Arland Hultgen wrote on this point: “We are all family, and no one is to be treated as a stranger or alien. Differences in race, class, gender, economic condition, politics, and opinion exist, but they are not barriers to living in unity in Christ. The congregation is a laboratory for the kingdom of God. The congregation as laboratory for the kingdom can also be a witness to the wider, secular society. Differences among persons exist, but community is possible when dividing walls, based on hostility, are broken down. The bonds of a common humanity tie us together for the good of all.”
As I said earlier, the Lectionary folks gave us a strange Gospel, as they started with 5 verses talking about Jesus and the Disciples going away by boat to a deserted place, and that people saw them and when they returned they were overcome by a great multitude, seeking healing and preaching. A large section of Mark 6 (18 verses) is skipped--that includes both the feeding of the 5000 and the calming of the storm by Jesus when he took to the lake again. The lectionary resumes with the group landing in the area of Genessaret near Capernaum, on the northwest shore of the Sea of Galilee, where Jesus and the Disciples do a lot more healing and teaching.
I confess I was confused by all of this and even confused a boat crossing that Jesus and his apostles did to the land of the Gerasenes (confusing this name with Genessaret). It turns out that the land of the Gerasenes, east of the Sea of Galilee, and the story of a demon called Legion inhabiting a man, who Jesus removed into a herd of pigs, was actually earlier in Mark 5.
Two things we discussed in our weekly Bible study this week, which was even more fun as Connie and Bonnie came in to join us with the Bishops Committee meeting happening afterwards. One was the importance of pulling back, taking “Sabbath” time, getting away to reflect and refresh, when one is overburdened with their life, their normal (or not so normal) activities, or their ministry. Even Jesus told his disciples that they all needed this and took them away for a short rest.
The second one was Jesus seeing all of the need in the local “common” people there, hungry and needing physical and mental healing, and he and his disciples provided it in abundance, on one shore with a very large group of 5000 and more, and then on another shore and another whole region.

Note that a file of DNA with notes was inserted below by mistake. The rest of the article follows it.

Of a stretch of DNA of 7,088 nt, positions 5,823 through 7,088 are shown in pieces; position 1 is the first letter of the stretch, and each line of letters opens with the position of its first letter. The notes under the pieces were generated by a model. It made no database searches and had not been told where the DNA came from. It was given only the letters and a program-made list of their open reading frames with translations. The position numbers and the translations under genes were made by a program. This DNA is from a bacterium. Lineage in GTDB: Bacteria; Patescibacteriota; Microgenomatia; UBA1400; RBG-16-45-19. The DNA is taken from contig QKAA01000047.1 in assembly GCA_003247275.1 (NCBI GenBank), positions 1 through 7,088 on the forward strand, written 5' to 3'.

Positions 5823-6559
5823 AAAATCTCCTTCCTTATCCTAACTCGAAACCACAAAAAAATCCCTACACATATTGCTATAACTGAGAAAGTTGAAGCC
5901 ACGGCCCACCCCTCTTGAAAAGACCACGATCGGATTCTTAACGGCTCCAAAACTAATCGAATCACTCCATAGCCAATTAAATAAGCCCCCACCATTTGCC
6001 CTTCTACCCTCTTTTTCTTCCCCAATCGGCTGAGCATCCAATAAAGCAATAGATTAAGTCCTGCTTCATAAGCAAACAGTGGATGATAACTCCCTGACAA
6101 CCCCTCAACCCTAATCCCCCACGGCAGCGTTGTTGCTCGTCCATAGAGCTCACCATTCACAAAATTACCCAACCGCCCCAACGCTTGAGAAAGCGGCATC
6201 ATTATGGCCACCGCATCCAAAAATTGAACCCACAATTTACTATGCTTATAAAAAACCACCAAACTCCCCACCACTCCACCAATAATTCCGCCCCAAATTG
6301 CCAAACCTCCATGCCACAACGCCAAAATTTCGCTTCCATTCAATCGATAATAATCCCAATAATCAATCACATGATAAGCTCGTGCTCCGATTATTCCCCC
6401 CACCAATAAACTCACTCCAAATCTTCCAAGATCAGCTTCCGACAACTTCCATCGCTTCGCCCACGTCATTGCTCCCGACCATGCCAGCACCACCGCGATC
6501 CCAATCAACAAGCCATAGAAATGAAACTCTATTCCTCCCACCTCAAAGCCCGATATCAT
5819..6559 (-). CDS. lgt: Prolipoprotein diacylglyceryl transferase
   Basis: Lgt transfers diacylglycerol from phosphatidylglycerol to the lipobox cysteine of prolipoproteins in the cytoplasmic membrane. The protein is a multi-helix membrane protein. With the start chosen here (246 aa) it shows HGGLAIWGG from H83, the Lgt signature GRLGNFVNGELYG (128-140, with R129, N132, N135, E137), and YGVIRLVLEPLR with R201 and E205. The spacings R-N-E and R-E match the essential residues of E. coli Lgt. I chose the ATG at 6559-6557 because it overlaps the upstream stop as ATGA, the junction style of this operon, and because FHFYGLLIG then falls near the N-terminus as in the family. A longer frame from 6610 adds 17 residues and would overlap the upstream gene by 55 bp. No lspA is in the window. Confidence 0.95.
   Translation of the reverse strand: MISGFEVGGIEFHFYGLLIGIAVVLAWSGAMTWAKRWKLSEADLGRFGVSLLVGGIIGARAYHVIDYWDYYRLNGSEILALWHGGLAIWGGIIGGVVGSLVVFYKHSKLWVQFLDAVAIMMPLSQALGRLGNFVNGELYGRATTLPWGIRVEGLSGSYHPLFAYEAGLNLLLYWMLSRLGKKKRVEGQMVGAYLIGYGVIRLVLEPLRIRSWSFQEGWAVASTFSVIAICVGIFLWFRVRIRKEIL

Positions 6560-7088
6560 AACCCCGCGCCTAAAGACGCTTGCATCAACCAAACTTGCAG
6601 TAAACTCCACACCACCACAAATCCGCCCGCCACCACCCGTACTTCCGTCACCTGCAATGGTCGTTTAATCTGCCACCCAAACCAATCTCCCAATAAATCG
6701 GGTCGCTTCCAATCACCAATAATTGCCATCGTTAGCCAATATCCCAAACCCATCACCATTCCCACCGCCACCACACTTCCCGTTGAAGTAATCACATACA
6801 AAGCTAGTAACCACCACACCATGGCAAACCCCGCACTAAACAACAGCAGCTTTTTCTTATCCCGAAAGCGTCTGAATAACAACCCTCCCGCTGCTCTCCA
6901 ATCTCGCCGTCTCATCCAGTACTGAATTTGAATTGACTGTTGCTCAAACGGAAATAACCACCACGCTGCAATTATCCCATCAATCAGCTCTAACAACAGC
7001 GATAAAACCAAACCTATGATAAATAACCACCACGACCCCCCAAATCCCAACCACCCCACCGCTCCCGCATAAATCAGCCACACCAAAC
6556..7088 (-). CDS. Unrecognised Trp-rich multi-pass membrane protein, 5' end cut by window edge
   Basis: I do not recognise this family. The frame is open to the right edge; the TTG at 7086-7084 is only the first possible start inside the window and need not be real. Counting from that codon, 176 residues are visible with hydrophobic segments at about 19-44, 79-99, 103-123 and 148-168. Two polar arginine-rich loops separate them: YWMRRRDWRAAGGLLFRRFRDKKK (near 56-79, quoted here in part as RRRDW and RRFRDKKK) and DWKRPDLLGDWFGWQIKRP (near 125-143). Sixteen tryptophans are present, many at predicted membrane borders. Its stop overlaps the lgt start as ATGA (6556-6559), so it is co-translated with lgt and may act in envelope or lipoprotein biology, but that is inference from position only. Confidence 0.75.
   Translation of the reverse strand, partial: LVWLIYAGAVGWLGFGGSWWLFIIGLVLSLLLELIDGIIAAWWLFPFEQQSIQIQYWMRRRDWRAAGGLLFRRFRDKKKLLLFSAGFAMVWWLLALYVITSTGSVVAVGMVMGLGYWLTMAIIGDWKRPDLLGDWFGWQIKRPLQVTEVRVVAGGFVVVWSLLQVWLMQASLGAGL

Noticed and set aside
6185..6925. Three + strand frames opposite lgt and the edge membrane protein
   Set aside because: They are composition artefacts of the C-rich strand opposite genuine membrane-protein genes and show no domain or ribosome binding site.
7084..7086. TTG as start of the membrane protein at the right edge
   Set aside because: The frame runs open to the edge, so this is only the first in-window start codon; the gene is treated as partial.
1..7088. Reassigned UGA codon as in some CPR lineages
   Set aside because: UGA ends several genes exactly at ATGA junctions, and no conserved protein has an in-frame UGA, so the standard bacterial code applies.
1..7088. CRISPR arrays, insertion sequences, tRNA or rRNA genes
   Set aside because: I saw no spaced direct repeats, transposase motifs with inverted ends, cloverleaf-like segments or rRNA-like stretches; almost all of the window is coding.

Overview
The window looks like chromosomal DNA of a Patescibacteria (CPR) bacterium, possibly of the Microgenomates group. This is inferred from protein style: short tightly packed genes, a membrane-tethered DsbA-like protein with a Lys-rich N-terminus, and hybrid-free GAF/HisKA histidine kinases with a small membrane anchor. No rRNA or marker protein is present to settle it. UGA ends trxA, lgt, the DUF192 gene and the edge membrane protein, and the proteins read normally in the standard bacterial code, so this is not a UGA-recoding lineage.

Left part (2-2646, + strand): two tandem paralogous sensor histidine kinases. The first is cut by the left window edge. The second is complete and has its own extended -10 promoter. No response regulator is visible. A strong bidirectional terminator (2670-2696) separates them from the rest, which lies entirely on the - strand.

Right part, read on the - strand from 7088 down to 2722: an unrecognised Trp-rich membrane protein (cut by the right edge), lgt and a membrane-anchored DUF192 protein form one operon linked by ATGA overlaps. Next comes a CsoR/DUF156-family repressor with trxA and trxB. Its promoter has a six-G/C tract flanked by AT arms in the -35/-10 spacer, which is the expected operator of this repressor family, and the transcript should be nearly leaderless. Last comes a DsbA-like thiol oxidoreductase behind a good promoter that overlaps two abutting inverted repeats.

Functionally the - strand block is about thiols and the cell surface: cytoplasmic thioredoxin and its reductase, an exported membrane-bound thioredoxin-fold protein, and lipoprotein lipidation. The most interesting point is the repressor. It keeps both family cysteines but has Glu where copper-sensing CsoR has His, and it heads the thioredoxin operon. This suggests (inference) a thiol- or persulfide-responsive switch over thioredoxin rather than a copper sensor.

In some ways, that is how we at St. Mark’s see our ministry—one that is focused on helping various groups in need. Through our local outreach here in Montesano we provide $$ help to the local food bank, the Children’s Center, and emergency kids’ needs at the high school. And as part of supporting the Chaplains on the Harbor ministry in Aberdeen and Westport we support those who are struggling in many ways. We also give some $$ to programs like the Domestic Violence Center in Aberdeen, and more generally in SW WA to Camp’s Michael and Victory—for kids looking for some fun, and also providing some encouragement in their lives.
To finish this, I read a phrase I had not heard before, but which to me is totally right on, when thinking about this Gospel reading—it is called “compassion fatigue”. Whether one is working within an organized ministry such as Chaplains on the Harbor, or a Children’s ministry, or a social service organization, or whatever, it is surely to occur that one will feel burn out, and that can be somewhat attributed to this ongoing compassion for those who are struggling, while one can have their own struggles too. I say this only to remind us all that this is something that IS—and it is ok. Taking some rest and relief is ok, and Jesus is ok with it—so take care of yourself, because Jesus needs us all but needs us in good operating mode and willing and wanting to be there. The good news, then, is that you and I can take a break at times. Rest, relaxation, vacation, is not only a God-given gift; it is a God-given necessity.